The Purdy Homestead on Quaker Ridge Road

The house built by Frederick Purdy in 1895.

The house built by Frederick Purdy in 1895.

One of the treats of this Sunday’s 18th Annual Croton Arboretum Garden Tour will be a chance to see the Purdy homestead on Quaker Ridge Road and a group of 100-year-old family photographs, lovingly preserved and made available by local restaurateur Craig Purdy.

Today, the property is a magnificent 23-acre estate—no longer in the family—but it was originally part of the much larger land-holdings of the Purdy family, who settled in Cortlandt in 1735.

The Purdy’s have deep roots in Westchester. Jacob Purdy is perhaps the most famous—he joined the Westchester Militia in 1775 and served until the end of the Revolution. His house in White Plains was used as General George Washington’s headquarters in 1778 (and possibly in 1776, during the Battle of White Plains).

In Cortlandt, Quaker preacher William Purdy bought land on the south side of the Croton River from the Van Cortlandt’s in 1800, though according to family lore the single-story red farmhouse on Cliffdale Farm was built by a Purdy relative as early as 1735.

William Purdy’s lasting contribution was the covered wooden bridge over the Croton River he rebuilt at his own expense in 1830, to a give Friends access to the Quaker meeting house in Croton. That bridge is long gone, but the Quaker Bridge we cross today—one of the oldest bridges in Westchester—is a lasting tribute to his civic virtue.

The home on the Arboretum garden tour was built in 1895 by Frederick Purdy, who purchased the land from Craig Purdy’s Great Grandfather, Charles Miciah Purdy. The family photographs on display (see a selection below) come from the estate of Craig’s mother, Jean Thompson Purdy, who passed away in December 2013 at the age of ninety.

Tickets for the tour are still available at $20 each (or $35 for two, if reserved in advance).
Call 914-487-3830.

Click the photos to enlarge them.

New Croton Dam, circa 1907

Cornell Dam, Croton Lake, N.Y. Click the image to enlarge it.

Cornell Dam, Croton Lake, N.Y. Click the image to enlarge it.

Here’s a nice view of the nearly-completed New Croton Dam (also known as the Cornell Dam) circa 1907. We can roughly date the image from the state of construction and the card itself because it’s an “undivided back” postcard, issued during the period from 1901 to 1907. Until 1907 only the mailing address could be written on the back of the card.

This card was published by William Terhune in “Ossining on Hudson” and printed in Germany.

Here are some other Terhune postcards:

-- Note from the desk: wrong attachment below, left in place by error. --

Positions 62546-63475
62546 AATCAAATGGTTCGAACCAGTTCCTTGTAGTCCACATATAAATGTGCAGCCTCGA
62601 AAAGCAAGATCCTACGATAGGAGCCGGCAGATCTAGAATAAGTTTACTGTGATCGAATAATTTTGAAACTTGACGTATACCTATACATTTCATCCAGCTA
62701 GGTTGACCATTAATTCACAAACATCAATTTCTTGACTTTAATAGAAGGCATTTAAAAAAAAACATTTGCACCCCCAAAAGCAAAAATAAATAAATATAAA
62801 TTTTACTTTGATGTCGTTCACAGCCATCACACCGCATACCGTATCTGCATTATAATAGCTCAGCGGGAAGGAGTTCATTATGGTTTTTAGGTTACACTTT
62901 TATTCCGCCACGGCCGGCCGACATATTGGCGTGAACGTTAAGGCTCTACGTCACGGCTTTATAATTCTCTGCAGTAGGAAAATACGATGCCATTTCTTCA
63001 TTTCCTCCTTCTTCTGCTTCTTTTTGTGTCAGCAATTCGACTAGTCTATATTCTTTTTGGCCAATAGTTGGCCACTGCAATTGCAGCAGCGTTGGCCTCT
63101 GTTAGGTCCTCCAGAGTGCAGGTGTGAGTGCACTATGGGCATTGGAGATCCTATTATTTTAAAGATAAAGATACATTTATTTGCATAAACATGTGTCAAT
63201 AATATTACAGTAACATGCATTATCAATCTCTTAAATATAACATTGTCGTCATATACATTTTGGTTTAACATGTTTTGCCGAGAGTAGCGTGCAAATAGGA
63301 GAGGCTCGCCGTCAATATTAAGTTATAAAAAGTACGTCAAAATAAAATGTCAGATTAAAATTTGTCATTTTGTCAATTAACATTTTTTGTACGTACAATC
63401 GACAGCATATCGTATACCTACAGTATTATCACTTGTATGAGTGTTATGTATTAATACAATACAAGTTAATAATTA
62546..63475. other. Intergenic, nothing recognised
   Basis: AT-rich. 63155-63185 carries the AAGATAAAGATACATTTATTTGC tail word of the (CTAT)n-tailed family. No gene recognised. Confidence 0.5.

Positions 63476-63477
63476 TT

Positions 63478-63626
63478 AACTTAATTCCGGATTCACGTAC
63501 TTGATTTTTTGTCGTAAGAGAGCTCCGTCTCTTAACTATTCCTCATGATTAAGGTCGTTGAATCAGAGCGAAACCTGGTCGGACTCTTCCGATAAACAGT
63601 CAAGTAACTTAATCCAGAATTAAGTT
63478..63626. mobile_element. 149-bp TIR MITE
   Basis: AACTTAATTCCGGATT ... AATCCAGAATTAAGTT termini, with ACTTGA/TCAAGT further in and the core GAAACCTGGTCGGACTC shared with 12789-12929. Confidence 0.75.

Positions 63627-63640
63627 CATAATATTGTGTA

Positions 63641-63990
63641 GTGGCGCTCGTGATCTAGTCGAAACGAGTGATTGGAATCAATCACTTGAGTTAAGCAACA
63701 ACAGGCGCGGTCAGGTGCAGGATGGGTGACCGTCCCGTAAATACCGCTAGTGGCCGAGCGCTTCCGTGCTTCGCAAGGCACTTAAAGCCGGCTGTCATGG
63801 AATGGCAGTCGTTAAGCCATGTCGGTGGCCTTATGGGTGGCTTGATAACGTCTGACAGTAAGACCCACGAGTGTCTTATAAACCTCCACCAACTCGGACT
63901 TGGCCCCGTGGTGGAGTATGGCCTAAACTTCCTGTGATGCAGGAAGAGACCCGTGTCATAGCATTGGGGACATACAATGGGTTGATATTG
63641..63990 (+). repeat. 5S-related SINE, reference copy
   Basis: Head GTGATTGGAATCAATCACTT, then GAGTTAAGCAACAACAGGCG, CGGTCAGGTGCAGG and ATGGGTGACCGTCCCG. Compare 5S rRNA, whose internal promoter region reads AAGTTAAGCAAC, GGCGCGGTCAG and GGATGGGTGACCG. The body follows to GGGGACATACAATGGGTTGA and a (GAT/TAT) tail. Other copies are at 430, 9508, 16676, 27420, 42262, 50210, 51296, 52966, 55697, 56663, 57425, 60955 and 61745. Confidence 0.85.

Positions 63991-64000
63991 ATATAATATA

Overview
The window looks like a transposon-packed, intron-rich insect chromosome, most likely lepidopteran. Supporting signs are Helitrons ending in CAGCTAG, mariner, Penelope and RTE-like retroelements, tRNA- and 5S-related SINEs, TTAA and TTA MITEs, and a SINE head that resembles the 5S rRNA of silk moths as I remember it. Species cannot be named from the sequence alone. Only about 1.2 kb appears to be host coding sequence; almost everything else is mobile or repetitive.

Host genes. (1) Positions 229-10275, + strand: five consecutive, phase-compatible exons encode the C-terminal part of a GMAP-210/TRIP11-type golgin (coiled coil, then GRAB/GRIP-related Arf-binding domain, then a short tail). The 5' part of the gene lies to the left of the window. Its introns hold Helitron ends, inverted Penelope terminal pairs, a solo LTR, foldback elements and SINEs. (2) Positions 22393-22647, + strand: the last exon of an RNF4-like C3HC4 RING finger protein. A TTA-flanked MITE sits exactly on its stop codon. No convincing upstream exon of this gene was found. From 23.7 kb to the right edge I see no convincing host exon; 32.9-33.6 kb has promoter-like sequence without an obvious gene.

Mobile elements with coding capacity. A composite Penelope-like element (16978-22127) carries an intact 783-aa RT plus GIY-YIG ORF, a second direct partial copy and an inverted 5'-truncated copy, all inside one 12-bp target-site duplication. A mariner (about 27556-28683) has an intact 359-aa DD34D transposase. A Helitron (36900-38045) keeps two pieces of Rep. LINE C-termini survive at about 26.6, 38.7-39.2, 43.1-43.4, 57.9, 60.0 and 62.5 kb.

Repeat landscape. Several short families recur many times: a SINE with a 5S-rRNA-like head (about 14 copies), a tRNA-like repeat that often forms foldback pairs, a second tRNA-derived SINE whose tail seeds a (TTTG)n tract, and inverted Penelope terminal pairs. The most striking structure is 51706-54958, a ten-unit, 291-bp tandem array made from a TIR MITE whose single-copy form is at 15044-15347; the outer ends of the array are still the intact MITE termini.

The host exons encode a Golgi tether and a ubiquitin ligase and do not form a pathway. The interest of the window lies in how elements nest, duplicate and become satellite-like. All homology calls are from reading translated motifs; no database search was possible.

Quaker Bridge, circa 1914

Postcard of Quaker Bridge. Click the image to enlarge it.

Postcard of Quaker Bridge. Click the image to enlarge it.

Postcard of Quaker Bridge, circa 1914, published by Frank L. Simone, who issued postcards of many scenes of the Croton area. This card is postmarked Oscawana, July 28, 1914.

Here are two other Simone cards:

Little Nemo in Sing Sing

Click the image to enlarge it.

Click the image to enlarge it.

Here’s a real treat, courtesy of the Art Wood Collection of Caricature and Cartoon at the Library of Congress.

Click the image to enlarge it.

Click the image to enlarge it.

In 1910 Windsor McKay’s innovative comic strip, Little Nemo in Slumberland, featured a sequence in which Little Nemo and his companions accidentally land in Sing Sing Prison.

After a trip to Mars, Little Nemo, the dwarf Flip and the cannibal Impy fly back to New York in their dirigible spaceship, but they’re intercepted in the air by customs agents and decide to land at West Point instead. They fly up the Hudson River—awed by the Palisades—and set down in the Sing Sing Prison by mistake. As usual, in the last panel Little Nemo awakens in the morning in his own bed.

Click the image to enlarge it.

Click the image to enlarge it.

First published by Winsor McCay in October 1905 in The New York Herald, Little Nemo in Slumberland featured a small boy who traveled in his dreams each night to Slumberland, where he had fabulous adventures. The strip was notable for its delicate drawings, innovative layouts, fantastic architecture, and brilliant use of color. McKay’s work influenced many artists, most notably Maurice Sendak—whose book In the Night Kitchen was an homage to his favorite comic strip.

The images shown here are from the original pen-and-ink drawings by McKay. If you want to see what Little Nemo looked like in color check out the Comic Strip Library.

Click the image to enlarge it.

Click the image to enlarge it.

What’s Cookin’ at the Mikado?

Mikado Menu eBay a_e

Here’s a tasty bit of Harmon history, currently being offered on eBay. This vintage menu from the Mikado Inn features two Spring Lamb Chops for $1.50, Filet Mignon Mikado for $3.00 and a Porterhouse Steak for two for $5.00.

Just between us, I recommend the house specialty, Chicken or Beef Sukiyaki , “seasoned with Soyu Sauce served in a chafing dish with rice.”